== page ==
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Man who could have got the Nobel – if not discouraged by elders

Dr Stone Freedberg discovered ulcer bacteria first

Larry Altman writing in the Times Science section today (Tues Dec 6) has found Dr. Stone Freedberg, a 97 year Harvard man who discovered in 1940 that bacteria were associated with stomach ulcers, and would undoubtedly have got the Nobel for it, instead of the two Australians who will go to Stockholm for that discovery soon, if he had pursued the matter.

Unfortunately he was discouraged by his superiors after he failed to find the bacteria again in additional experiments.

But Dr. Freedberg’s superiors squelched any thoughts of continuing the research. “I was discouraged by everybody,” he said….

Though some doctors continued to raise suspicions about an infectious cause of ulcers, researchers consistently failed to find the evidence. For example, in 1954, Dr. Eddy D. Palmer of the Walter Reed Army Hospital in Washington reported finding no bacteria among 1,180 stomach specimens he examined.

Apparently this was a mistake, or possibly sheer incompetence (it is not explained here):

Dr. Freedberg said that “what Palmer did, was to essentially destroy interest in a bacterial cause of ulcers” until 1984, when two Australians, Dr. Barry J. Marshall and Dr. J. Robin Warren, identified H. pylori among ulcer patients.

Whatever the problem, it seems clear that if Dr Freedberg had been encouraged millions would have been saved from having part of their stomachs removed.

And the pioneer would have got the Nobel he apparently deserves, since he wrote a paper describing his findings and The American Journal of Digestive Diseases published it in 1940.

Those contemplating poor Stone Freedberg’s bad luck might consider the following paragraphs, since they are highly relevant to the question of whether the reviews rejecting the conventional theory in HIV?AIDS are being given their proper weight by the scientists in the field, whose interests would be mightily disturbed if they accepted their import.

Editors of medical journals insist that other experts review new findings before they are published and reported to the public.

The purpose of this peer review is to help ensure accuracy and to exclude false findings. But publication of papers that fail to confirm initial positive findings in peer reviewed journals illustrates that the publication of poorly researched negative findings can be as dangerous, if not more so, as publishing sloppy positive findings.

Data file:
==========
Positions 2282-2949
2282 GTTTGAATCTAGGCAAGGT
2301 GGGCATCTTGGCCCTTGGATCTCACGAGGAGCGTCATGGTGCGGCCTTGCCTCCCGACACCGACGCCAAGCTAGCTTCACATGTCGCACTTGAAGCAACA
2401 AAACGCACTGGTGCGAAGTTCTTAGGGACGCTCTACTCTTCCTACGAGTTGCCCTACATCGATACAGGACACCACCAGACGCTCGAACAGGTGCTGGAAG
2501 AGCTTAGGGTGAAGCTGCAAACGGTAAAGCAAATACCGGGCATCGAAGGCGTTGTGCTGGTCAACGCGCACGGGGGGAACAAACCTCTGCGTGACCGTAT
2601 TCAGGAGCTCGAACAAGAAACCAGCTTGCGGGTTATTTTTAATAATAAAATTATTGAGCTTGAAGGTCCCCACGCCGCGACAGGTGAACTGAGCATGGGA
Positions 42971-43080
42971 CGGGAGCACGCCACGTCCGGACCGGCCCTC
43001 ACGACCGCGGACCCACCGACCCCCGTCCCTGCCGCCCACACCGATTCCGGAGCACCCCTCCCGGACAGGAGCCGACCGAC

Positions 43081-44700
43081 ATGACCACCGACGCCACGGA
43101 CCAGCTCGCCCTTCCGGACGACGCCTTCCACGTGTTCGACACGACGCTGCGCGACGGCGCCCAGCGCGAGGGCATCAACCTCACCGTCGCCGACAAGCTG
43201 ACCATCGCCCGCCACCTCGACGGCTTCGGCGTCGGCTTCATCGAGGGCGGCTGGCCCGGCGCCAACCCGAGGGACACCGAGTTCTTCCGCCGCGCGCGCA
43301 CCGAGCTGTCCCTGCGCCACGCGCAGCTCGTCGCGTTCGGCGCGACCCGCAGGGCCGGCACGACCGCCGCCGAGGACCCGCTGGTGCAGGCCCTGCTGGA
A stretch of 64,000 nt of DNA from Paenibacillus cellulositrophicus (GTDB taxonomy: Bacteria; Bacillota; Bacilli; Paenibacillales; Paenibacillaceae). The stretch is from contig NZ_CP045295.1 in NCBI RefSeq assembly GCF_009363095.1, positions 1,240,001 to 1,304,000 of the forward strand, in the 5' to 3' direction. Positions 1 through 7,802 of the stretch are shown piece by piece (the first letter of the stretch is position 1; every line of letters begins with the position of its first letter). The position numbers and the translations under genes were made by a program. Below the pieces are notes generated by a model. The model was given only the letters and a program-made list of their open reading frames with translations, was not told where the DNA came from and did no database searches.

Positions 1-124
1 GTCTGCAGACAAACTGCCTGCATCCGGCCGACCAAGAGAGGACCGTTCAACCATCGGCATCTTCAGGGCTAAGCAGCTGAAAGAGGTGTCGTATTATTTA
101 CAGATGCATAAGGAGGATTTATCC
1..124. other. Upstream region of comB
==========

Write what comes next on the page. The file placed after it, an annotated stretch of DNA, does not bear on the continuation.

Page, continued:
In other words, Freedberg lost his Nobel partly because sloppy research which failed to confirm his finding out of sheer incompetence was published thanks to sloppy peer review which failed to detect its lousy quality.

Here we have Larry Altman once again recognizing the fallibility of peer reviewed research published in respected journals. Why then does he accept without question that the mountain of peer reviewed AIDS research might not be equally sloppy, or just plain misguided and irrelevant, as the reviews of Peter Duesberg constantly indicate?

Perhaps because the same doubt – that peer review is not necessarily a gold plated measure of quality – applies equally to Duesberg’s own research. But then why should Mr Altman assume that the consensus is right, and Duesberg is wrong?

After all, science is not a democracy, so the numbers supporting one side of an issue or the other don’t count.

The simple fact is that in the end, it is necessary to read the papers yourself with a critical mind.

It would be interesting to ask Mr Altman to confirm that he has done his own reading of Duesberg’s papers in this all-important dispute. We will write an email to him and put this question to him.

But of course, it may be that he suffers from the same “top down process” brain syndrome that we analysed in our post of Nov 22. That is, the tendency of the left-brain interpreter to reinterpret challenging results so that they fit into one’s preconceptions.

So perhaps he read Duesberg’s papers and like the president of the British immunology society we mentioned a while back, found that they only confirmed his belief that the AIDS consensus is valid.